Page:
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  1. - Top - End - #181
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    Default Re: The Illustrated Dragonlance Reread

    Quote Originally Posted by zimmerwald1915 View Post
    Putting the onus on the victim, are we?
    Its kind of a fundamental premise of free will that you have responsibility for the choices you make. Others may have responsibility for taking some away, but in this particular instance, Raist didn't do that. She had the ability to back out if she wanted to. She simply didn't.
    “Evil is evil. Lesser, greater, middling, it's all the same. Proportions are negotiated, boundaries blurred. I'm not a pious hermit, I haven't done only good in my life. But if I'm to choose between one evil and another, then I prefer not to choose at all.”

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    Default Re: The Illustrated Dragonlance Reread

    Quote Originally Posted by Keltest View Post
    Its kind of a fundamental premise of free will that you have responsibility for the choices you make. Others may have responsibility for taking some away, but in this particular instance, Raist didn't do that. She had the ability to back out if she wanted to. She simply didn't.
    This gets back to the point about any affirmative action. Which is to say that affecting any other person necessarily scars their perfect freedom, which can only exist in perfect isolation. So from the perspective of preserving free will, the sleight of hand tricks are just as objectionable as the magical puffery as would be a charm as would be domination.

    Fortunately, free will isn't real.

  3. - Top - End - #183
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    Default Re: The Illustrated Dragonlance Reread

    Quote Originally Posted by zimmerwald1915 View Post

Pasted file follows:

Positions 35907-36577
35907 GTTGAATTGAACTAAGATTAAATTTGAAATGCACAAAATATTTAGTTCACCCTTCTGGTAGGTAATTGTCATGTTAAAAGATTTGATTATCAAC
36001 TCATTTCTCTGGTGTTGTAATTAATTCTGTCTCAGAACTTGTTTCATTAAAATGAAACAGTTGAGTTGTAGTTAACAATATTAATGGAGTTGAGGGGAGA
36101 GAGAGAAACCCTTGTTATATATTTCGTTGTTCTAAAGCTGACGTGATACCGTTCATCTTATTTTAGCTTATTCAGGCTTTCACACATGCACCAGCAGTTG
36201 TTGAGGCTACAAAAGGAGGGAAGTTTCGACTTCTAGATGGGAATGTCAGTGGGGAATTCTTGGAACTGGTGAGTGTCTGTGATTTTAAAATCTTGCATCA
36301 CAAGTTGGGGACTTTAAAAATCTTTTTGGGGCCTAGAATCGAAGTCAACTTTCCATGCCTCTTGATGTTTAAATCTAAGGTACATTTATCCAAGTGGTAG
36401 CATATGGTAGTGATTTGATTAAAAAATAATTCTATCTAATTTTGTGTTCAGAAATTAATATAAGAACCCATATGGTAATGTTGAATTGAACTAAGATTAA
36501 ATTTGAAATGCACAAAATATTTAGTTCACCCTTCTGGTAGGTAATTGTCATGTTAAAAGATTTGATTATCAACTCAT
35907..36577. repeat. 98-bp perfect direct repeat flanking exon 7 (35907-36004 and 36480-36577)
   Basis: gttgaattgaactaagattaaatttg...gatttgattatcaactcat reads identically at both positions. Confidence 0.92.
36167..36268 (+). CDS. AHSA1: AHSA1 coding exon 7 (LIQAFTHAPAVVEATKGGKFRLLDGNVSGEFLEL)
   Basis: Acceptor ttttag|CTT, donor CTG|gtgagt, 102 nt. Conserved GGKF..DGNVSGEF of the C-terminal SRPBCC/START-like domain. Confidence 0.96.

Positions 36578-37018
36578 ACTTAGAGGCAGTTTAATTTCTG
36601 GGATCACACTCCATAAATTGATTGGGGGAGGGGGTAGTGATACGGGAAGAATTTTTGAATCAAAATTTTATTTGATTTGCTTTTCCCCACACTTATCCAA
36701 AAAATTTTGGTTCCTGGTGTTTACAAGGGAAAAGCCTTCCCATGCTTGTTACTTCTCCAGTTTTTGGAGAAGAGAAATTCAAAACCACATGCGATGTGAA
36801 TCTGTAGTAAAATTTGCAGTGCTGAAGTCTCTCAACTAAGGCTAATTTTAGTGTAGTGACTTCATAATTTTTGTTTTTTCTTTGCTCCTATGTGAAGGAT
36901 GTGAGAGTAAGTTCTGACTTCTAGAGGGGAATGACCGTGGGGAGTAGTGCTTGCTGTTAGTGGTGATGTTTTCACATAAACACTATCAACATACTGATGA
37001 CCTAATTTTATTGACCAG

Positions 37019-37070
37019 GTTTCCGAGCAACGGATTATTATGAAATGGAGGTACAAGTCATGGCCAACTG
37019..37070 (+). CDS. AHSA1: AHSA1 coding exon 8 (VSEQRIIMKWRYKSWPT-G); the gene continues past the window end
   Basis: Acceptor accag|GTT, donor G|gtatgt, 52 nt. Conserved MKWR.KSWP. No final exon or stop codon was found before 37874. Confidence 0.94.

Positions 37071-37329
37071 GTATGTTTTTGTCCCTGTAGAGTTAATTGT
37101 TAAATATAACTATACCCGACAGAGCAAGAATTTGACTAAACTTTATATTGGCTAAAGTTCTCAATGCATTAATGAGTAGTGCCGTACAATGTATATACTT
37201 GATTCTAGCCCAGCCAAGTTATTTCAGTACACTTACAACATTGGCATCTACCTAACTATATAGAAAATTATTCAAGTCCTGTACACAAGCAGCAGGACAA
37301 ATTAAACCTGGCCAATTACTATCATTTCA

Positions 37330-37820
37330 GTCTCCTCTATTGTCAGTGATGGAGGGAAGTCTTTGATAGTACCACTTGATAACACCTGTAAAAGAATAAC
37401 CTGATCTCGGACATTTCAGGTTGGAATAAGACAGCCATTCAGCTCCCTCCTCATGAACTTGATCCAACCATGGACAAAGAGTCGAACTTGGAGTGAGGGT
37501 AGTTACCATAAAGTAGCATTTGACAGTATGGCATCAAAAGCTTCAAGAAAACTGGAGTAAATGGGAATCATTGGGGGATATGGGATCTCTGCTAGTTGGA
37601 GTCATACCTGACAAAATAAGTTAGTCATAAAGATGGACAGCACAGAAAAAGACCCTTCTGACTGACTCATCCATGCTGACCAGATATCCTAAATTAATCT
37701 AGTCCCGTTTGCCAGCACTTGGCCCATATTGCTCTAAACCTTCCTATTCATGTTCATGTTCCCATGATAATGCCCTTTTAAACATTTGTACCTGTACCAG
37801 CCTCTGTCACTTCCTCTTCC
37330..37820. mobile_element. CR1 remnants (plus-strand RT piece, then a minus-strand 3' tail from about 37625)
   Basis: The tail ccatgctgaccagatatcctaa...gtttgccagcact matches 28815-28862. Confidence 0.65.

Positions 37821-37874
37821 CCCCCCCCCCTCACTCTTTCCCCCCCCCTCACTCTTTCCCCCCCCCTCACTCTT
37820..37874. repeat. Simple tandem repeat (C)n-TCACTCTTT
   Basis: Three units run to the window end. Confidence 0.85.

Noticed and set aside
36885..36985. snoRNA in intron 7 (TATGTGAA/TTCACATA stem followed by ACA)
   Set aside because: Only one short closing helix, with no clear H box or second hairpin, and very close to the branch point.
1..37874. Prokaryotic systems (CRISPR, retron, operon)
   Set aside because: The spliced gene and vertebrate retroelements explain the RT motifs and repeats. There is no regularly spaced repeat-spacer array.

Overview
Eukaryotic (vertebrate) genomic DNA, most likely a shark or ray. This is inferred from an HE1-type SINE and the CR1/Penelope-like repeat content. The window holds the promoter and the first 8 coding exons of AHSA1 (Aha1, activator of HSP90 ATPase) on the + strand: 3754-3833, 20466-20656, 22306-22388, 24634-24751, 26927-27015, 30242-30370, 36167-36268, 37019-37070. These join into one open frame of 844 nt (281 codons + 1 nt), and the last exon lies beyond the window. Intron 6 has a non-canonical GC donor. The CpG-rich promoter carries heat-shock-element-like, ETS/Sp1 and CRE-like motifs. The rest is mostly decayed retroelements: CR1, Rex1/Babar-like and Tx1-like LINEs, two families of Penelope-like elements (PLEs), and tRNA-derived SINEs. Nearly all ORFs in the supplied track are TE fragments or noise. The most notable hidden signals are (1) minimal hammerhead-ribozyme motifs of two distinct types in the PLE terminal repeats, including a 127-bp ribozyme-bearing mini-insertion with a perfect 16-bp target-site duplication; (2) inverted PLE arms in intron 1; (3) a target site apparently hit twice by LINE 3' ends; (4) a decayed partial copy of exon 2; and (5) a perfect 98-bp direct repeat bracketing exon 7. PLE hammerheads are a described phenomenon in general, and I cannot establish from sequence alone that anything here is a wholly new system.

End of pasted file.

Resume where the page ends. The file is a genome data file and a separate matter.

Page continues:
This gets back to the point about any affirmative action. Which is to say that affecting any other person necessarily scars their perfect freedom, which can only exist in perfect isolation. So from the perspective of preserving free will, the sleight of hand tricks are just as objectionable as the magical puffery as would be a charm as would be domination.

    Fortunately, free will isn't real.
    Im pretty sure youre just misunderstanding the concept of free will here, frankly. Your definition cant exist, and is indeed an oxymoron, since the very act of having a decision to make means you are being acted on by some outside entity. Its no wonder you think it doesn't exist in light of that, but its also not what people actually mean when they talk about free will.
    “Evil is evil. Lesser, greater, middling, it's all the same. Proportions are negotiated, boundaries blurred. I'm not a pious hermit, I haven't done only good in my life. But if I'm to choose between one evil and another, then I prefer not to choose at all.”

  4. - Top - End - #184
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    Default Re: The Illustrated Dragonlance Reread

    Guys, I get this a heated topic but this is a reread thread I'm really enjoying; let's try and avoid derailing things - maybe take it to PMs?

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    Default Re: The Illustrated Dragonlance Reread

    Quote Originally Posted by Keltest View Post
    Im pretty sure youre just misunderstanding the concept of free will here, frankly. Your definition cant exist, and is indeed an oxymoron, since the very act of having a decision to make means you are being acted on by some outside entity. Its no wonder you think it doesn't exist in light of that, but its also not what people actually mean when they talk about free will.
    Not my fault if people use terms wrong. Unfortunately, explaining why they use this term wrong would involve a lot of theology.
    Last edited by zimmerwald1915; 2019-06-06 at 08:05 PM.

  6. - Top - End - #186
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    Default Re: The Illustrated Dragonlance Reread

    Quote Originally Posted by bguy View Post
    The party wasn't in any immediate danger when Raistlin cast that spell. Nor had they even tried regular diplomacy. (Which might well have worked. Raistlin was doing pretty well impressing the gully dwarves with his sleight of hands tricks before he broke out the enchantment magic, so it's perfectly possible he could have won over the gully dwarves without the use of actual magic.)